The Special Hillsides Preservation District (HS) guides development in the steep slope areas of Staten Island’s Serpentine Ridge, an area of approximately 1,900 acres in the northeastern part of the borough. The purpose of the district is to reduce hillside erosion, landslides and excessive stormwater runoff by preserving the area’s hilly terrain, trees and vegetation. The primary means of regulating development in the district is to control the amount of the lot that can be covered by a building. As the development site becomes steeper, permitted lot coverage decreases (although the permissible floor area remains the same). This may result in a taller building but less impact on steep slopes and natural features. There are special regulations for the removal of trees, grading of land, and construction of driveways and private roads.
The purpose of the Special Natural Area District (NA) is to guide new development and site alterations in areas endowed with unique natural characteristics, including forests, rock outcrops, steep slopes, creeks and a variety of botanic and aquatic environments. In the four Special Natural Areas, the City Planning Commission reviews proposals for new development, enlargements and site alterations to maximize protection of natural features. Natural features are protected by limiting modifications in topography, by preserving tree, plant and marine life, and natural water courses, and by encouraging clustered development.
Special Natural Area Districts in Staten Island:
The Special South Richmond Development District (SRD) was established in 1975 to guide the development of the southern part of Staten Island. At a time of rapid development, strict rules were adopted to manage growth in this area of more than 20 square miles and to ensure that the provision of public infrastructure kept pace with new development.
To avoid destruction of the natural and recreational resources that define the community, the district mandates tree preservation and planting requirements, controls changes to topography, and establishes special building height and setback limits, and designated open spaces (DOS) to be left in a natural state as part of an open space network that includes public parks and waterfront esplanades. To ensure that public school needs are addressed, the Chairperson of the City Planning Commission must certify that sufficient school capacity exists to accommodate a new residential development, except in a predominantly built-up area, before a building permit can be issued.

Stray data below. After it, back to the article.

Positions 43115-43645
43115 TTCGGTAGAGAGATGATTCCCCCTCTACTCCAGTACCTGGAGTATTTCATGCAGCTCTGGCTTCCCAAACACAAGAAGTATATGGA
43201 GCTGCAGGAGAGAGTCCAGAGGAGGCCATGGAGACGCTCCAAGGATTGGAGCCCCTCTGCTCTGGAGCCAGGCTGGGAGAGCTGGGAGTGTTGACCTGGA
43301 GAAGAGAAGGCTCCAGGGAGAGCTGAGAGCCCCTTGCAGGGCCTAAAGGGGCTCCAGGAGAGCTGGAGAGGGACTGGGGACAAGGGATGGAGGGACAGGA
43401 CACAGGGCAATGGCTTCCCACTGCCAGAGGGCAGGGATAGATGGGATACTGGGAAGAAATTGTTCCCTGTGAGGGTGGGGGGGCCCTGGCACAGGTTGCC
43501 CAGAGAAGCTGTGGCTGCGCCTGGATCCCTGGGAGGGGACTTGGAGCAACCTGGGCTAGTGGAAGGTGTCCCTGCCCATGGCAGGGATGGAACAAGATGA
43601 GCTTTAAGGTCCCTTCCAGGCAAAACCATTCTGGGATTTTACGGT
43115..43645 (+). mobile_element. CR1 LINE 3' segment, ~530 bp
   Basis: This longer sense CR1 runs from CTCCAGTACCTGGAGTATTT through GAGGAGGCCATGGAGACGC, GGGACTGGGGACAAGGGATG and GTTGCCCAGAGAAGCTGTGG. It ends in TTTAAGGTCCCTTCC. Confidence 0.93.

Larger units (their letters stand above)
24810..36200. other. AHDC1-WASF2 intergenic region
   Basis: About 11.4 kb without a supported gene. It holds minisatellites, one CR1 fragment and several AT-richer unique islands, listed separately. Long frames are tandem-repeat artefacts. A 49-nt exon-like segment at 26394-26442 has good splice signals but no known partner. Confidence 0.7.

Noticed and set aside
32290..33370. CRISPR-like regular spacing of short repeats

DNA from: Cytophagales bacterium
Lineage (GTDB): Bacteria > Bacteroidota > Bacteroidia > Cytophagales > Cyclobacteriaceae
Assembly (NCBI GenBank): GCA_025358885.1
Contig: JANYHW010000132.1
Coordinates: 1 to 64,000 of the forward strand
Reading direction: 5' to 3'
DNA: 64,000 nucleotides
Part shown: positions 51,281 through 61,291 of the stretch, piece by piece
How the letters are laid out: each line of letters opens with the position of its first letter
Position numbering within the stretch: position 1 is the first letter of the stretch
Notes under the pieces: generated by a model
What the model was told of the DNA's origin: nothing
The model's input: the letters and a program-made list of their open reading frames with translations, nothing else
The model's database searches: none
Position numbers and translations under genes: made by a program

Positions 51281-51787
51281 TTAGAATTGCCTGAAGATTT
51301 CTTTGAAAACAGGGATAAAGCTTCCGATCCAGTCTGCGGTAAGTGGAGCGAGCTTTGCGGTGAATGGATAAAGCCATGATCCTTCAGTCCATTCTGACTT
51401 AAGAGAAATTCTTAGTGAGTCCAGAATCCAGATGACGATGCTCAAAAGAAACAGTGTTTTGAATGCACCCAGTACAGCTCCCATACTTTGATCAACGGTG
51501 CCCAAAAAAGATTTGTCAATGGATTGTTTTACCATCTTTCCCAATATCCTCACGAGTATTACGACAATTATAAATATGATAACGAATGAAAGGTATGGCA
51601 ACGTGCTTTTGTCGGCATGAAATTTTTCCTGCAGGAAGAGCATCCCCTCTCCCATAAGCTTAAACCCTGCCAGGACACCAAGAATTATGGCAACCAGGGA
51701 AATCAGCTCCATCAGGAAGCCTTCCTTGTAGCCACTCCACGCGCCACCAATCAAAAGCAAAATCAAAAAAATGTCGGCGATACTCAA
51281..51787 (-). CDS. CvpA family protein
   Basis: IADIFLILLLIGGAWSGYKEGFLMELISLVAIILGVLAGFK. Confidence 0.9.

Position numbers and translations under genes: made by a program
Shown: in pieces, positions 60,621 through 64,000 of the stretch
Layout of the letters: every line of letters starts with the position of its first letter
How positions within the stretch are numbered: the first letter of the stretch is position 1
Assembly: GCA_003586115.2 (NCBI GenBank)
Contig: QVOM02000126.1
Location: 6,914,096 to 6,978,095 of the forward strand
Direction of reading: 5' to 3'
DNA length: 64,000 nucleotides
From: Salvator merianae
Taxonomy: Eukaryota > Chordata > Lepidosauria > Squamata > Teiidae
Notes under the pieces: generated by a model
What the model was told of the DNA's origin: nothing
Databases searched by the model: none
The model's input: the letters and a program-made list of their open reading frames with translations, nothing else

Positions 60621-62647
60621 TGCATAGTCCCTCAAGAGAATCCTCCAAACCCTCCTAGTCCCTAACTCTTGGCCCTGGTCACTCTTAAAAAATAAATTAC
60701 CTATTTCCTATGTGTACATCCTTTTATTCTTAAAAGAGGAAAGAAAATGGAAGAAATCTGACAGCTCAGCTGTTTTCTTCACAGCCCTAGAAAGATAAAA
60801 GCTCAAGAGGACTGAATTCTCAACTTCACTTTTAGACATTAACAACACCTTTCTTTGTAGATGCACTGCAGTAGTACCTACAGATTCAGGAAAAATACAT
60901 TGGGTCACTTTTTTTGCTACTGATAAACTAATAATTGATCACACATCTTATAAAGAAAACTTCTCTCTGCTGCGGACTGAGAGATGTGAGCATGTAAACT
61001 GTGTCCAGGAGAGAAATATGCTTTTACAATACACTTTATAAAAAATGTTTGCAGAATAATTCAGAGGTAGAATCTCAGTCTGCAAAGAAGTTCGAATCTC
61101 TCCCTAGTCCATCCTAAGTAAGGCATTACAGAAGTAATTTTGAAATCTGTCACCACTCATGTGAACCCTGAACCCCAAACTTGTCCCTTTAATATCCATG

The Special St. George District (SG) was created to support a pedestrian-friendly business and residence district in a unique hillside waterfront community that is one of Staten Island’s oldest commercial neighborhoods. Adjacent to the Staten Island Ferry, the area is a major transit hub and the borough’s civic center. Special rules enhance designated commercial streets by requiring continuous ground floor commercial uses, with large windows and wider sidewalks. The configuration of towers is regulated in order to preserve views from upland areas to the waterfront. Vacant office buildings can now be more easily converted to residential use. Special parking and landscaping provisions are intended to provide a pleasing pedestrian experience.
The Special Stapleton District (SW), on the north shore of Staten Island, is part of a comprehensive plan to develop the former U.S. Navy homeport into a 12-acre waterfront esplanade with a mixed extension to the Stapleton town center. Special commercial district regulations provide for mixed buildings with ground floor retail uses, such as waterfront restaurants and other water-related uses, in a walkable neighborhood. Design controls, including street wall provisions and a low building height to frame the public park, respect the character and scale of the upland portions of Stapleton. To encourage similar development on key streets linking the town center to the waterfront, space used for non-residential uses on the ground floor of buildings containing residential uses will not count as floor area. Although not subject to waterfront design rules, pedestrian connections to the waterfront esplanade and unobstructed visual corridors are required at regular intervals as extensions of the streets of the Stapleton town center.